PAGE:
rotation,, axis of rotoinversion,, center of symmetry, and mirror planes can be
Crystal Symmetry The external shape of a crystal reflects the presence or absence of translationfree symmetry y elements in its unit cell. While not always immediately obvious, in most well formed crystal
More informationPart 432 point groups
Part 432 point groups 4.1 Subgroups 4.2 32 point groups 4.2 Crystal forms The 32 point groups The point groups are made up from point symmetry operations and their combinations. A point group is defined
More informationActivity Set 4. Trainer Guide
Geometry and Measurement of Solid Figures Activity Set 4 Trainer Guide Mid_SGe_04_TG Copyright by the McGrawHill Companies McGrawHill Professional Development GEOMETRY AND MEASUREMENT OF SOLID FIGURES
More informationSOLIDS, NETS, AND CROSS SECTIONS
SOLIDS, NETS, AND CROSS SECTIONS Polyhedra In this section, we will examine various threedimensional figures, known as solids. We begin with a discussion of polyhedra. Polyhedron A polyhedron is a threedimensional
More informationLMB Crystallography Course, 2013. Crystals, Symmetry and Space Groups Andrew Leslie
LMB Crystallography Course, 2013 Crystals, Symmetry and Space Groups Andrew Leslie Many of the slides were kindly provided by Erhard Hohenester (Imperial College), several other illustrations are from
More informationTopological Treatment of Platonic, Archimedean, and Related Polyhedra
Forum Geometricorum Volume 15 (015) 43 51. FORUM GEOM ISSN 15341178 Topological Treatment of Platonic, Archimedean, and Related Polyhedra Tom M. Apostol and Mamikon A. Mnatsakanian Abstract. Platonic
More information121 Representations of ThreeDimensional Figures
Connect the dots on the isometric dot paper to represent the edges of the solid. Shade the tops of 121 Representations of ThreeDimensional Figures Use isometric dot paper to sketch each prism. 1. triangular
More informationStar and convex regular polyhedra by Origami.
Star and convex regular polyhedra by Origami. Build polyhedra by Origami.] Marcel Morales Alice Morales 2009 E D I T I O N M O R A L E S Polyhedron by Origami I) Table of convex regular Polyhedra... 4
More informationSTRUCTURES IN THE SPACE OF PLATONIC AND ARCHIMEDEAN SOLIDS
original scientific article approval date 11 04 2011 UDK BROJEVI: 624.074 ID BROJ: 184975884 STRUCTURES IN THE SPACE OF PLATONIC AND ARCHIMEDEAN SOLIDS A B S T R A C T This paper gives a classification
More informationChapters 2 and 6 in Waseda. Lesson 8 Lattice Planes and Directions. Suggested Reading
Analytical Methods for Materials Chapters 2 and 6 in Waseda Lesson 8 Lattice Planes and Directions Suggested Reading 192 Directions and Miller Indices Draw vector and define the tail as the origin. z Determine
More informationCrystalline Structures Crystal Lattice Structures
Jewelry Home Page Crystalline Structures Crystal Lattice Structures Crystal Habit Refractive Index Crystal Forms Mohs Scale Mineral Classification Crystal Healing Extensive information on healing crystals,
More informationGeometry Chapter 1 Vocabulary. coordinate  The real number that corresponds to a point on a line.
Chapter 1 Vocabulary coordinate  The real number that corresponds to a point on a line. point  Has no dimension. It is usually represented by a small dot. bisect  To divide into two congruent parts.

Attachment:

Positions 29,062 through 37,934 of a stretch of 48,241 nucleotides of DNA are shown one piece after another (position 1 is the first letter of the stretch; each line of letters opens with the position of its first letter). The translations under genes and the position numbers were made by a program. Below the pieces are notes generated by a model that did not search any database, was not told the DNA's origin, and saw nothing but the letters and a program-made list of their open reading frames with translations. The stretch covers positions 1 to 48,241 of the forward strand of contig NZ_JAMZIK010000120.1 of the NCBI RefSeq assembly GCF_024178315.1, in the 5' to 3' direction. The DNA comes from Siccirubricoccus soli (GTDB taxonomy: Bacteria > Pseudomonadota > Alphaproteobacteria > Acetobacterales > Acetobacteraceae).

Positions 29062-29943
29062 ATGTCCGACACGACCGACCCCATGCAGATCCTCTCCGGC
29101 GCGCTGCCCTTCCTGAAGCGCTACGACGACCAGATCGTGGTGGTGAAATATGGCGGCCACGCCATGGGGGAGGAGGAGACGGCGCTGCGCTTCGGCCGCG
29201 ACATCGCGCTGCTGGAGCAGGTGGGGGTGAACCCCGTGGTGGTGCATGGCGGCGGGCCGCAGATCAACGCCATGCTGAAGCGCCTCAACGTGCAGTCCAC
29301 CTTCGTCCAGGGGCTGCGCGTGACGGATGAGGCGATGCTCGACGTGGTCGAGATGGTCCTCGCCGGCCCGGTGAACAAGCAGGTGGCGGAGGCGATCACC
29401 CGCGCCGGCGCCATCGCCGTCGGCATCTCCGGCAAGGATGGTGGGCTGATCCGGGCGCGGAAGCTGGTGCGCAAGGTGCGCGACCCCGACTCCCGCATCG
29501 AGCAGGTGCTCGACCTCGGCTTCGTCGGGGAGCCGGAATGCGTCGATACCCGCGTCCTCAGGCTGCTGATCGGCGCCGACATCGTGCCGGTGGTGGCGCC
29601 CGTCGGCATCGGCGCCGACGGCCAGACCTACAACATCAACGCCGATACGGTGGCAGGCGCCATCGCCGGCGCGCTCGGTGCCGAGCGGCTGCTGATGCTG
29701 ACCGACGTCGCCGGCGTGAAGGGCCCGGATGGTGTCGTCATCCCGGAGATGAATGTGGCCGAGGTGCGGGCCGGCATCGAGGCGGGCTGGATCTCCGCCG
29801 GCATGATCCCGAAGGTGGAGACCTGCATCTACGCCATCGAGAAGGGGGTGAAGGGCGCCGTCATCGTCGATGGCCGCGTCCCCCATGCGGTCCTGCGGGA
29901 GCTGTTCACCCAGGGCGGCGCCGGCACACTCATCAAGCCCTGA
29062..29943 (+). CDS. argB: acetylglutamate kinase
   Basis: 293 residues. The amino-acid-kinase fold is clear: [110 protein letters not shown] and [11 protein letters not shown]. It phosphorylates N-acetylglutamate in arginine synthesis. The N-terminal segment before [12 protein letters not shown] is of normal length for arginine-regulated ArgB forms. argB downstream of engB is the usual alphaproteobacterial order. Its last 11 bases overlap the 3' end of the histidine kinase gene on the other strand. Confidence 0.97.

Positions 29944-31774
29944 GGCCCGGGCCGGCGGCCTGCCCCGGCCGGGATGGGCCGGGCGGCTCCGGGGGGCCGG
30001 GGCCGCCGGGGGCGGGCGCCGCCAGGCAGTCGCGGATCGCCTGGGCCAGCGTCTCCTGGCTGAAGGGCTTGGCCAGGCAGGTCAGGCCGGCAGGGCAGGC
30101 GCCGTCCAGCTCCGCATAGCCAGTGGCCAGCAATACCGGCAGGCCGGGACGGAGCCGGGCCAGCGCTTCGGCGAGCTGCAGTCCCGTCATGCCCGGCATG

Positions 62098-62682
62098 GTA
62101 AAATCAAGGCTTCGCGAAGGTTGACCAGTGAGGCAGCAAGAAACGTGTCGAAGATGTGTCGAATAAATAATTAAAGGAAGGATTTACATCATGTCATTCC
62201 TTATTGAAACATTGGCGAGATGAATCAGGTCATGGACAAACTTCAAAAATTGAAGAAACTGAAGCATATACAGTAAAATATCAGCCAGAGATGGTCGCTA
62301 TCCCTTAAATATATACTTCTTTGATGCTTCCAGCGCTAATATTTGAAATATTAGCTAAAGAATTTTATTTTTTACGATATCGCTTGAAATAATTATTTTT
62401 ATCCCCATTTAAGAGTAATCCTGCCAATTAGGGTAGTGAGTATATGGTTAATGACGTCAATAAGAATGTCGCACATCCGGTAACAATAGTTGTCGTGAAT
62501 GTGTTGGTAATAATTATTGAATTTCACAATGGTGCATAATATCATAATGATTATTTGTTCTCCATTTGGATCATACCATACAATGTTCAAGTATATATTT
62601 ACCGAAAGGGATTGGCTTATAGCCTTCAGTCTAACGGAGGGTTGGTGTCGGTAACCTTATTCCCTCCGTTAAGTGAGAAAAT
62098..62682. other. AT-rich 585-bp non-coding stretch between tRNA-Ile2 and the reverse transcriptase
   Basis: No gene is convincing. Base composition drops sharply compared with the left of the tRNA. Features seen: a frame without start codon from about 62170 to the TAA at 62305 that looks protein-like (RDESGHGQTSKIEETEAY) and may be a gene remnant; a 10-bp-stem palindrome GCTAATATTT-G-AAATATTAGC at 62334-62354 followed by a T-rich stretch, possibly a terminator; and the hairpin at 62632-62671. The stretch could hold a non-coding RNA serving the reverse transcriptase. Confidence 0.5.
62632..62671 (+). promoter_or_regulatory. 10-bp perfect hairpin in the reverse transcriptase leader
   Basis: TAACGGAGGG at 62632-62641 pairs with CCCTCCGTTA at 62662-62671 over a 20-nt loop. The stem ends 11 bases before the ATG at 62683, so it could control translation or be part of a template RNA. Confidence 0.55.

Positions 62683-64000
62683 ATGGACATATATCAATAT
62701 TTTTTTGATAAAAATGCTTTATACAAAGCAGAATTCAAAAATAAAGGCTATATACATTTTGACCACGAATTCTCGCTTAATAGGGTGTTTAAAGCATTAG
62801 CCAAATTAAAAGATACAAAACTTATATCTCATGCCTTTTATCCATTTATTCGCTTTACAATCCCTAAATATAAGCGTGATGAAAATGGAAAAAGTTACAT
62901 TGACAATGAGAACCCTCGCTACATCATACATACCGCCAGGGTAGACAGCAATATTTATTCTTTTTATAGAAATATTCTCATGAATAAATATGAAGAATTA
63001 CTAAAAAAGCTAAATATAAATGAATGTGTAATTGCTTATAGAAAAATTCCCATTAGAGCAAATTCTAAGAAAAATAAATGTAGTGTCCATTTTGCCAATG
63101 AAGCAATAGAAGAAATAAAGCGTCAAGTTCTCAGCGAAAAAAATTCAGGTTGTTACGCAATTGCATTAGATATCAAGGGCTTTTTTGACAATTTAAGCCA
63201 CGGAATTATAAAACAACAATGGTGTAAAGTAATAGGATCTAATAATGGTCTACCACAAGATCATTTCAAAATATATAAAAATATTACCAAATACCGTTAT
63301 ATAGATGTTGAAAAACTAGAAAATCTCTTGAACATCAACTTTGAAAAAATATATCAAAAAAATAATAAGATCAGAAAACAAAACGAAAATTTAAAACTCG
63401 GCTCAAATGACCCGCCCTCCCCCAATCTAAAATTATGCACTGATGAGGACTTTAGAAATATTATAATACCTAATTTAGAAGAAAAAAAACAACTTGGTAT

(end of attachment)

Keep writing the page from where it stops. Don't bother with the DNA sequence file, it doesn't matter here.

More informationShape Dictionary YR to Y6
Shape Dictionary YR to Y6 Guidance Notes The terms in this dictionary are taken from the booklet Mathematical Vocabulary produced by the National Numeracy Strategy. Children need to understand and use
More informationSYMMETRY MATHEMATICAL CONCEPTS AND APPLICATIONS IN TECHNOLOGY AND ENGINEERING
Daniel DOBRE, Ionel SIMION SYMMETRY MATHEMATICAL CONCEPTS AND APPLICATIONS IN TECHNOLOGY AND ENGINEERING Abstract: This article discusses the relation between the concept of symmetry and its applications
More informationPlatonic Solids. Some solids have curved surfaces or a mix of curved and flat surfaces (so they aren't polyhedra). Examples:
Solid Geometry Solid Geometry is the geometry of threedimensional space, the kind of space we live in. Three Dimensions It is called threedimensional or 3D because there are three dimensions: width,
More informationSolid State Theory Physics 545
Solid State Theory Physics 545 CRYSTAL STRUCTURES Describing periodic structures Terminology Basic Structures Symmetry Operations Ionic crystals often have a definite habit which gives rise to particular
More informationSHAPE, SPACE AND MEASURES
SHPE, SPCE ND MESURES Pupils should be taught to: Understand and use the language and notation associated with reflections, translations and rotations s outcomes, Year 7 pupils should, for example: Use,
More informationGeometry of Minerals
Geometry of Minerals Objectives Students will connect geometry and science Students will study 2 and 3 dimensional shapes Students will recognize numerical relationships and write algebraic expressions
More informationAngle  a figure formed by two rays or two line segments with a common endpoint called the vertex of the angle; angles are measured in degrees
Angle  a figure formed by two rays or two line segments with a common endpoint called the vertex of the angle; angles are measured in degrees Apex in a pyramid or cone, the vertex opposite the base; in